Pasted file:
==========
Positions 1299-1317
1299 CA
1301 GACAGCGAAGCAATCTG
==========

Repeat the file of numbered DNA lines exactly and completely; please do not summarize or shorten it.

Positions 1299-1317
1299 CA
1301 GACAGCGAAGCAATCTG